Implement community control of patrolling, banning hunting and removing snares
Overall effectiveness category Likely to be beneficial
Number of studies: 3
Background information and definitions
For this intervention, it is the community and not government staff, which implements all patrolling activities (including snare removals) and controls hunting bans.
The enforcement of local taboos that forbid the killing of certain primate species is discussed under ‘Strengthen/support/re-install traditions/taboos that forbid the killing of primates’, and the implementation of community policies/traditional hunting ban is discussed under ‘Implement local no-hunting community policies/traditional hunting ban’.
Supporting evidence from individual studies
A site comparison study in 1996-1997 in localities near Garamba National Park and Azande Hunting Reserve, Democratic Republic of Congo found that traditional community control discouraged more efffectively illegal bushmeat hunting of protected species, including chimpanzee Pan troglodytes, during both times of peace and war, compared to the centrally run national park. In village markets, where the community village chief regulated bushmeat hunting, protected species represented a low proportion of total bushmeat quantity (21% in peacetime; 18% during the war) while in urban markets, bushmeat originating from the centrally-run national park was mostly illegally-hunted protected species (68% of total quantity in peacetime; 91% during the war). The village chief discouraged owning of automatic weapons, needed for large-bodied protected species, and hunters relied on shotguns, snares and nets. Legally hunted bushmeat included nine species of primates (Cercopithecus sp., guereza colobus Colobus guereza, olive baboon Papio anubis, etc) while most illegal bushmeat included elephant Loxodonta africana, buffalo Syncerus caffer, etc. Five bushmeat markets were monitored over 15 months for the urban trade and the two markets for the rural trade.Study and other actions tested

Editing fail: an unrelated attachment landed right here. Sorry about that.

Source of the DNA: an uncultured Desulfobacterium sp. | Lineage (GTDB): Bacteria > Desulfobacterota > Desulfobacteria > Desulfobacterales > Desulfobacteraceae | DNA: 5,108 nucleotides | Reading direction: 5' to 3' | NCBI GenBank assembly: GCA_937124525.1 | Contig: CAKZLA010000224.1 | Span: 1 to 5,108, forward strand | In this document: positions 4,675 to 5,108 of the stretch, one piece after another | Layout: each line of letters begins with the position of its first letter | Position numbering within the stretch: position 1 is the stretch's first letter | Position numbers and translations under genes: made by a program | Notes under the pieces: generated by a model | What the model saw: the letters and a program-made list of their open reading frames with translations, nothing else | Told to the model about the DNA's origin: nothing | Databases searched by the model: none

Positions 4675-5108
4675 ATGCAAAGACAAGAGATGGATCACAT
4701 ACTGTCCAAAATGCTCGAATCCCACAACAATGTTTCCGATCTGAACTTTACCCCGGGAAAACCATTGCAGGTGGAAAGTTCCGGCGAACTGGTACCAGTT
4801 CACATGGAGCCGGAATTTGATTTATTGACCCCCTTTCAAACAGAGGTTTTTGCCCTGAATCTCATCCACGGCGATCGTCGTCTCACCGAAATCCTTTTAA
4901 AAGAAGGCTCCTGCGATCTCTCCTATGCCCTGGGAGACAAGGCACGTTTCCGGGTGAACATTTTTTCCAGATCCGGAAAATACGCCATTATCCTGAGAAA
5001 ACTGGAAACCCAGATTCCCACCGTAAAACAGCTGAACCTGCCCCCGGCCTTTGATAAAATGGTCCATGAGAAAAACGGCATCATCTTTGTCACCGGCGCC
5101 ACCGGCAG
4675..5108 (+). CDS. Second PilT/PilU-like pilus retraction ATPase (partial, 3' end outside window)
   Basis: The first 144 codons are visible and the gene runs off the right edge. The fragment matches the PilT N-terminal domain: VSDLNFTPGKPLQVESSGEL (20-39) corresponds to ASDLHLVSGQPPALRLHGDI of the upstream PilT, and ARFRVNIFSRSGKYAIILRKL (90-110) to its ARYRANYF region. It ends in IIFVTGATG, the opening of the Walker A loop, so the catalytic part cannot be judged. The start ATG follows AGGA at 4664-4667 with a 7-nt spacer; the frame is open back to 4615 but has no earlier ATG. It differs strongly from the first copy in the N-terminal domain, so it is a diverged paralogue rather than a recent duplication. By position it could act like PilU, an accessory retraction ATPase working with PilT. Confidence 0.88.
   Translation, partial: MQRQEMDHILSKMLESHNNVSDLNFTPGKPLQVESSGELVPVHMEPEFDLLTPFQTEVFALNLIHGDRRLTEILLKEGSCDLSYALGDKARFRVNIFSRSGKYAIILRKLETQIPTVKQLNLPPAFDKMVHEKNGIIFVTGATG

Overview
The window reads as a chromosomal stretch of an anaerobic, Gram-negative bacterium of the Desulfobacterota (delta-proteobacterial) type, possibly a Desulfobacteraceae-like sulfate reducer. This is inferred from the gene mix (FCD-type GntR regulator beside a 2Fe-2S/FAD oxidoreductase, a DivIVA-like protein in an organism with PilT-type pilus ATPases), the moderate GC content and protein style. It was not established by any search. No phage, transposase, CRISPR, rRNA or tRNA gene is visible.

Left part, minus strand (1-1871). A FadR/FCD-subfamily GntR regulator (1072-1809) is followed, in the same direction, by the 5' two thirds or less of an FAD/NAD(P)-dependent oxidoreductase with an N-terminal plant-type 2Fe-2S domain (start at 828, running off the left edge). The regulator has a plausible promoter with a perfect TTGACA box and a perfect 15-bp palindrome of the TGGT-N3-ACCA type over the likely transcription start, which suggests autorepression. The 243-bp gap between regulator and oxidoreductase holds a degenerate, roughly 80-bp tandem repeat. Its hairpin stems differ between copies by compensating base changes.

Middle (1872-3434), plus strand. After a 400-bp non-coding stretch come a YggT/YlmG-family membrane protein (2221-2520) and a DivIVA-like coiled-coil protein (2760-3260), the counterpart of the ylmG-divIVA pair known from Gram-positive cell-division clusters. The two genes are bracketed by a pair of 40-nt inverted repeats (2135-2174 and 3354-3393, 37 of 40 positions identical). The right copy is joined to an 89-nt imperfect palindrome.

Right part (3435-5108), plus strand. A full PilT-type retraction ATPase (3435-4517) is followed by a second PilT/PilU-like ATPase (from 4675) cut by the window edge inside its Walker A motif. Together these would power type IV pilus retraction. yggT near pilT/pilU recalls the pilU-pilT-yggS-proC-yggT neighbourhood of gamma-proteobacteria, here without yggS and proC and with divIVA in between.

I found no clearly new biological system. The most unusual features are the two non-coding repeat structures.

A before-and-after study in 2009-2012 in tropical forest near Takamanda National Park, southeastern Cameroon found that after implementing community control and monitoring of illegal activities as part of the Gorilla Guardian programme, no incidents of Cross River gorilla Gorilla gorilla diehli poaching occurred over three years. Guardians were selected by their respective communities and collaborated with local hunters and served as informants reporting threats to gorillas. The programme was started with six guardians from communities in three forest areas near important gorilla sites. Two other communities were added to the network in 2011 and because of increased interest in the programme, yet another two communities joined in 2012. Guardians fulfilled the role of anti-poaching rangers and communities were directly involved in gorilla research and conservation management. The study does not distinguish between the effects of the different interventions mentioned above.Study and other actions tested
A site comparison in 1983-2013 in tropical forest in the Cross River area, Nigeria found that Cross River gorilla Gorilla gorilla diehli and Nigeria-Cameroon chimpanzee Pan troglodytes ellioti densities were higher in the Mbe Mountains, a site managed by a community conservation association than in adjacent sites (Afi Mountain Wildlife Sanctuary and the Cross River National Park) which were not managed by local communities. Furthermore, levels of wildlife hunting in the Mbe Mountains were relatively low compared to the other two sites and no reports of hunting of either gorilla or chimpanzees had been reported over 30 years. However, no figures were provided and no statistical tests were carried out to determine whether this difference was significant. At Mbe Mountains there was strong community support for conservation, As part of the community programme, 13 trained eco-guards regularly carry out anti-poaching and monitoring patrols in the area.Study and other actions tested